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|Zeugma's Plundered Mosaics
by Ozgen Acar
|Smugglers put Zeugma on the international agenda long before dam construction began. Since the 1970s, the Gaziantep Museum has received several warnings of smuggling activities and has conducted sporadic rescue excavations.
The plundering of mosaics from Zeugma stretches back to the 19th century. One of the most important of these older depredations is a panel depicting the sea god Poseidon surrounded by personifications of Roman provinces within medallions. This mosaic is currently on exhibition in pieces in St. Petersburg and Berlin.
The terms used in museum catalogues to describe the origins of this plunder include "East Mediterranean," "near Syria," "said to be from East Turkey" and "possibly from South East Anatolia." In fact, these circumlocutions all refer to Zeugma or sometimes Antioch. For example, catalogued in the inventory (79.6.9), in the North Carolina Museum of Art in Raleigh is a square-shaped marble and glass floor mosaic of geometric design that is referred to as "Roman, probably from East Turkey."
On July 2, 1992, the Gaziantep Museum was alerted to an illegal dig at Zeugma. Archaeologists from the museum who were called in to investigate found that a tunnel big enough for a person to get through had been excavated. They reached a building dating from the Roman period at its other end.
On the floor of the building was an extremely well-preserved mosaic, depicting a scene from a feast. In this scene half-naked gods and goddesses were drinking while music played. This mosaic, measuring 3.25 by 1.45 meters, was subsequently identified as the wedding scene of Dionysos and Ariadne. The artist took great pains in the depiction of the faces, using approximately 400 tesserae. The mosaic dates the end of the second century A.D.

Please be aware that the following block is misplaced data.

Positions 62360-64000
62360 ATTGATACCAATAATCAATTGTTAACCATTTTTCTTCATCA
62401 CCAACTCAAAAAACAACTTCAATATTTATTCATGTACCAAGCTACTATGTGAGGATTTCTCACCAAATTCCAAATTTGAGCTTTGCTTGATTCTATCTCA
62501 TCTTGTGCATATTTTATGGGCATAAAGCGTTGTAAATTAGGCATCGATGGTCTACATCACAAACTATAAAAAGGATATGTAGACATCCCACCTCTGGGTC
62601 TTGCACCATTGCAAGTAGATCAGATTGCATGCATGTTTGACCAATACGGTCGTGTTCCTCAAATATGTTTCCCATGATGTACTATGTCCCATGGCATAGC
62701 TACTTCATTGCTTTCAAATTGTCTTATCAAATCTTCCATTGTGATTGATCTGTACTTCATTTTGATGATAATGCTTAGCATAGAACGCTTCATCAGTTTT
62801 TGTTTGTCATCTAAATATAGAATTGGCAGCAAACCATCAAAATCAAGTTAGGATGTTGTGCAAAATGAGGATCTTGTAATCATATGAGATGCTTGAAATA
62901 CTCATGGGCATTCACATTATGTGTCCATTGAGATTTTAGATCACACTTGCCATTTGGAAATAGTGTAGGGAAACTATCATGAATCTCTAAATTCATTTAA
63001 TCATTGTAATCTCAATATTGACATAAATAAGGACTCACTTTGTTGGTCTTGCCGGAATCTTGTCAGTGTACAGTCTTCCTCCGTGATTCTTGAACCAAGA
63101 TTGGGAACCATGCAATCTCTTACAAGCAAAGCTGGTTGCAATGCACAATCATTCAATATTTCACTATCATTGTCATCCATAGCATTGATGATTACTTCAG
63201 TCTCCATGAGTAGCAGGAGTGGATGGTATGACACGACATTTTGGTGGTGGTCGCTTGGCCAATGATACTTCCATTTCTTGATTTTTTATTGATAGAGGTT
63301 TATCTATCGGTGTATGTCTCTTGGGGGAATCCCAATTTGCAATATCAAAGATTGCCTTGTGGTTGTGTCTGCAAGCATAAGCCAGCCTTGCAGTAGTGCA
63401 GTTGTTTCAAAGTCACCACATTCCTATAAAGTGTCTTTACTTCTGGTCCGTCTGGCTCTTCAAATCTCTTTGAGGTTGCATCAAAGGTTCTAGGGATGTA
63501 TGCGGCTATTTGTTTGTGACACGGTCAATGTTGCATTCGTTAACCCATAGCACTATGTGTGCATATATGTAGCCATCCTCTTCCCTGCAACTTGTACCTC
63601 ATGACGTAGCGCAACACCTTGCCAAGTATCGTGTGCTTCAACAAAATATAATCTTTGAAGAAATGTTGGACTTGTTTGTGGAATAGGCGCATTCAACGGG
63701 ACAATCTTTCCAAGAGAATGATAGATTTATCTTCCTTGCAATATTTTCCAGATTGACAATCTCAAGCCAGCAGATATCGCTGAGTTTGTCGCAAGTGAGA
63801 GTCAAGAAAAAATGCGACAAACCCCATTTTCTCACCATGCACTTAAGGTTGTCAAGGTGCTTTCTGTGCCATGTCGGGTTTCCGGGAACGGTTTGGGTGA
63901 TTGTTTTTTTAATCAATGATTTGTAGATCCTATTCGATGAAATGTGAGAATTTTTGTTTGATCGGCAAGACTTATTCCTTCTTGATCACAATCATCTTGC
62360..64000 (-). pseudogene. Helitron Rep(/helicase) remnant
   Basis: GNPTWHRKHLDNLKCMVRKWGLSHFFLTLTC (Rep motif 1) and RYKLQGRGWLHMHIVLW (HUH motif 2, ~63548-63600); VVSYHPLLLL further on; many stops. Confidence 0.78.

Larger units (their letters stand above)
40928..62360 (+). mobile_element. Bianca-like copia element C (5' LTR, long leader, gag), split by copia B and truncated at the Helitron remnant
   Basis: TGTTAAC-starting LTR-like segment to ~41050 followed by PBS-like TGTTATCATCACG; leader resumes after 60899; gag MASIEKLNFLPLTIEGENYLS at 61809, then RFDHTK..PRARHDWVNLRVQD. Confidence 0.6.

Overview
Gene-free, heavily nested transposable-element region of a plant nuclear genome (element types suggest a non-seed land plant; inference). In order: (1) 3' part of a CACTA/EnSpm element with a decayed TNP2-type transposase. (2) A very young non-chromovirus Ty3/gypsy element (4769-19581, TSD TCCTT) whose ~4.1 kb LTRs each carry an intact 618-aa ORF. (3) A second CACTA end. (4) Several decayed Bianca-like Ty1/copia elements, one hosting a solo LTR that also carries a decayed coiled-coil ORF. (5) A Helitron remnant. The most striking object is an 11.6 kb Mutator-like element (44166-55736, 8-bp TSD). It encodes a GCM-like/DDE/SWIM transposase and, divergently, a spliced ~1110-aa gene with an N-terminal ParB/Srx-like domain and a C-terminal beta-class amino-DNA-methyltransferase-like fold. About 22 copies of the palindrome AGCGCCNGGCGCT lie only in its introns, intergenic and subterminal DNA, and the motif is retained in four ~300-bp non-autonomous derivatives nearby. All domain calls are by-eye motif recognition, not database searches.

Next to this feast scene was found a second panel, which was smaller and marked with geometric designs. The excavations uncovered a Roman villa. The news was published. The mosaic was to stay in situ and locked up. Six years went by. One night, thieves came, cut out two-thirds of the mosaic and made off with it. Interpol has been searching the entire world for it since 1998.
Acting as a result of an application made by the Turkish government, agents from New York FBI Art Theft Department went to the Fortuna Gallery on Madison Avenue in 1993 to confiscate a marble statue of a young man and fragment of garland smuggled from a Greco-Roman city of Aphrodisias in Turkey. Here they saw a piece of mosaic. This told the tragic story of Dionysos' daughter, Heracles's wife, Deianira, and the Centaur Nessos.
While Turkish archaeologists were examining a picture of the mosaic, by coincidence, another photograph of the mosaic turned up in Nizip, a town near Zeugma. This was among a local photographer's color negatives and in the photograph, standing next to the mosaic, was a tin of Turkish oil paint. Selim Dere, owner of the Fortuna Gallery, had previously been arrested for the smuggling out of a marble sarcophagus with the 12 Labors of Heracles from Turkey. Nobody knows the current location of this mosaic.
Professor David Kennedy, from the University of Western Australia, worked in Zeugma in the summer of 1993. In September of that year, archaeologists joining his team from Glasgow University found another tunnel left by looters. Excavations revealed a villa containing a mosaic eight feet square. However, the heads of two seated figures, one man and one woman, which had been in the middle of the mosaic had been cut out at the upper chest level and looted.
Later on, the Canadian mosaic expert Shelia Campbell, from the Menil Collection in Houston, came upon mosaics of the eternal lovers, Parthenope and Metiochos, known as the Romeo and Juliet of the ancient world. She established that they were pieces of the mosaic found in Kennedy's excavation. The matters passed to the attention of the Turkish Government and Bernard Davezac, director of the Menil Collection. Both mosaics were returned to Gaziantep Museum on June 20, 2000.
Archaeologists discovered a piece of mosaic with a portrait of a woman on it two years ago. This is the piece called Zeugma's Mona Lisa or sometimes Gypsy Girl, as its nickname goes. Some archaeologists believe that it might be the portrait of Alexander the Great. The plunderers previously looted its surroundings. Private collectors were ready to pay hundreds of thousands of dollars for these and thus encouraged smuggling, but were, on the other hand, stone deaf to appeals for help for the rescue bid except Packard Humanities Institute. Zeugma's Mona Lisa or Alexander, whose looks of astonishment are dashed with anger, must be expressing her fury at the thieves!
OZGEN ACAR is a Turkish journalist.